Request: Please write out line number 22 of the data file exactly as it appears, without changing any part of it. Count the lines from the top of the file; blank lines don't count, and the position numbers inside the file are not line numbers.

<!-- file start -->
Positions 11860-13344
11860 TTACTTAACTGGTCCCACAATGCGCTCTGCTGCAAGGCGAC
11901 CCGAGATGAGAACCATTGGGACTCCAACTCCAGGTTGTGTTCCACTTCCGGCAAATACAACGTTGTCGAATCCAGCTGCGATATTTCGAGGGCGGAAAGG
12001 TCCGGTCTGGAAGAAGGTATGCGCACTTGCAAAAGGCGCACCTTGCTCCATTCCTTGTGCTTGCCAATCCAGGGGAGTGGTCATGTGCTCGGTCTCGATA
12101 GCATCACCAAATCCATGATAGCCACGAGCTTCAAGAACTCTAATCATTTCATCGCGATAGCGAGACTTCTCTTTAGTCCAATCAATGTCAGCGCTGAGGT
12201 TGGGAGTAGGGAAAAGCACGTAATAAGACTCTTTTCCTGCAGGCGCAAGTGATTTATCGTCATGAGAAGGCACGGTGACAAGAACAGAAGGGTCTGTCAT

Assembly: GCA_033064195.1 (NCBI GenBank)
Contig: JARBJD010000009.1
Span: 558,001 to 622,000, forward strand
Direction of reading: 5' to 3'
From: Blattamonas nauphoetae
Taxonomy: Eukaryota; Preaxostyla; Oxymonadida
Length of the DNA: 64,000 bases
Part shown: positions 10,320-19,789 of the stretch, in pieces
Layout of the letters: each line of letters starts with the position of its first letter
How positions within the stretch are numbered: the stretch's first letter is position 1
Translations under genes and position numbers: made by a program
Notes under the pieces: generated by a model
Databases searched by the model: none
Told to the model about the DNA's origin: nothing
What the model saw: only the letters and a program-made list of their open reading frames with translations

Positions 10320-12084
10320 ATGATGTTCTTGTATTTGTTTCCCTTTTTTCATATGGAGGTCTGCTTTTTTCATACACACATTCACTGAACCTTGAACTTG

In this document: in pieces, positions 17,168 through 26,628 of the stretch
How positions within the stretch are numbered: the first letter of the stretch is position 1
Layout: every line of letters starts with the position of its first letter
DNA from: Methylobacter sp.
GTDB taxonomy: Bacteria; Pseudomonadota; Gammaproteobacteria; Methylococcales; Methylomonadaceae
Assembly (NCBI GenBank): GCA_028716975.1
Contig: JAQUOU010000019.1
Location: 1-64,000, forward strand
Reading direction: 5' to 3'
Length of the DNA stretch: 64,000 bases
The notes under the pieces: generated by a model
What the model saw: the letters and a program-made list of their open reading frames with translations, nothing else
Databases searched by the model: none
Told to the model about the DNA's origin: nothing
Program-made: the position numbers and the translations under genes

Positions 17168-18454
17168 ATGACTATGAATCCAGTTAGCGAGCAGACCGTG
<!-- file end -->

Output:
Positions 10320-12084